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Why your Christmas tree will cost a lot more this year: Climate change damages 10% of mature firs

Christmas trees may cost more this holiday – and climate change is to blame.

The heat dome that trapped scorching temperatures of up to 117 degrees Fahrenheit over Oregon this summer also cooked 70 percent of noble fir saplings – a popular variety for Christmas trees- and 10 percent of all Pacific Northwest mature trees were damaged.

Oregon, which is deemed the epicenter of the Christmas tree industry, typically grows and harvests at least five million trees each year.

Tom Norby, president of Oregon Christmas Tree Growers Association, told Oregon Live that with the reduction in Christmas tree inventory compared to last year consumers will likely see a 10 percent price increase.

On top of climate change, this holiday season is also facing shipping delays and inflation that also means more money for a Christmas tree.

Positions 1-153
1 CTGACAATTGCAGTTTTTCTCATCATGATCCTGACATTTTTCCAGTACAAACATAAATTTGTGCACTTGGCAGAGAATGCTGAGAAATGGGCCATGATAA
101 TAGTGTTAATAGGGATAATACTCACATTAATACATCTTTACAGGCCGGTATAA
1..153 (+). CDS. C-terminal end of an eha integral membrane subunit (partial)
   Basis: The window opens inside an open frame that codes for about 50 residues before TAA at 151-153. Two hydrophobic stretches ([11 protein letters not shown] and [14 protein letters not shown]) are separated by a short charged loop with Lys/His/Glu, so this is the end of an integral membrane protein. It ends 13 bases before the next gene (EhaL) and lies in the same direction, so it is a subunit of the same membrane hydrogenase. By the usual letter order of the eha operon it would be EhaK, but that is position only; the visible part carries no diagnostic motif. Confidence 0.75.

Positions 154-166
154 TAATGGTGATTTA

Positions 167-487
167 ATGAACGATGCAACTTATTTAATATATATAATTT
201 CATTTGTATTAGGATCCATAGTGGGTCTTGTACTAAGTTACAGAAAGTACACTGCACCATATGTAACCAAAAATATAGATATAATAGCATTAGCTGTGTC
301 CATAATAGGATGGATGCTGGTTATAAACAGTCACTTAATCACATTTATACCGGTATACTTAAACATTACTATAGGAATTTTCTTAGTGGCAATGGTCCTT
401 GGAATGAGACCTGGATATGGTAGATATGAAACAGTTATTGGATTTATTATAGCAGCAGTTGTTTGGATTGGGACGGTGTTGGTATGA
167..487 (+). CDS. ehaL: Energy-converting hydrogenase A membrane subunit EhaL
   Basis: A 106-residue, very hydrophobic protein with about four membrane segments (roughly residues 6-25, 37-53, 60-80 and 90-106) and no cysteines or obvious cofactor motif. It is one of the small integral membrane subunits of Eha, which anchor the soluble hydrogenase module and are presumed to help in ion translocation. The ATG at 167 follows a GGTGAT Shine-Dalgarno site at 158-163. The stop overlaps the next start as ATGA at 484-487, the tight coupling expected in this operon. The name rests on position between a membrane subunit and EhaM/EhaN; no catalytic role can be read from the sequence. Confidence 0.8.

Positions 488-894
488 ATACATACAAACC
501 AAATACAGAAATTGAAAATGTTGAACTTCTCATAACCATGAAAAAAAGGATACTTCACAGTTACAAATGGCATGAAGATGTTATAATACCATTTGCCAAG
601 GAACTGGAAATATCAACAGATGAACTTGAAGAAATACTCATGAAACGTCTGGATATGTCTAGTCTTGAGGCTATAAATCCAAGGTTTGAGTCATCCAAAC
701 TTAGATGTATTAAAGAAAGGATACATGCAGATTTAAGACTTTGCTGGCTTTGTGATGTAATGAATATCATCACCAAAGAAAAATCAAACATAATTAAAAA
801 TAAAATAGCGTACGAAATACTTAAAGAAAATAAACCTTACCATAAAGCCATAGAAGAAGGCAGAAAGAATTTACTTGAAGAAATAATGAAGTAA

The heat dome that trapped scorching temperatures of up to 117 degrees Fahrenheit over Oregon this summer also cooked 70 percent of the seedlings that should have grown into lush, green conifers – and it took eight years for these saplings to grow

The historic heatwave had its grips on parts of Canada, Oregon and Washington – where temperatures surpassed a record of 121 degrees – as well as the Northern Great Basin, Northern Idaho and parts of northwest Nevada and northern California. 

The heat dome killed hundreds of people and massacred marine life in the ocean and along the shoreline – hundreds of shellfish were baked a live on beaches up and down the coast.

And experts say such weather events are virtually impossible without human-induced climate change.

Oregon grows 31 percent of the US’s Christmas trees, making it the top producer in the nation.

Oregon grows 31 percent of the US's Christmas trees, making it the top producer in the nation. Not only did the region experience unprecedented temperatures, but it also saw 50 days without rain – the perfect storm for cooking trees to death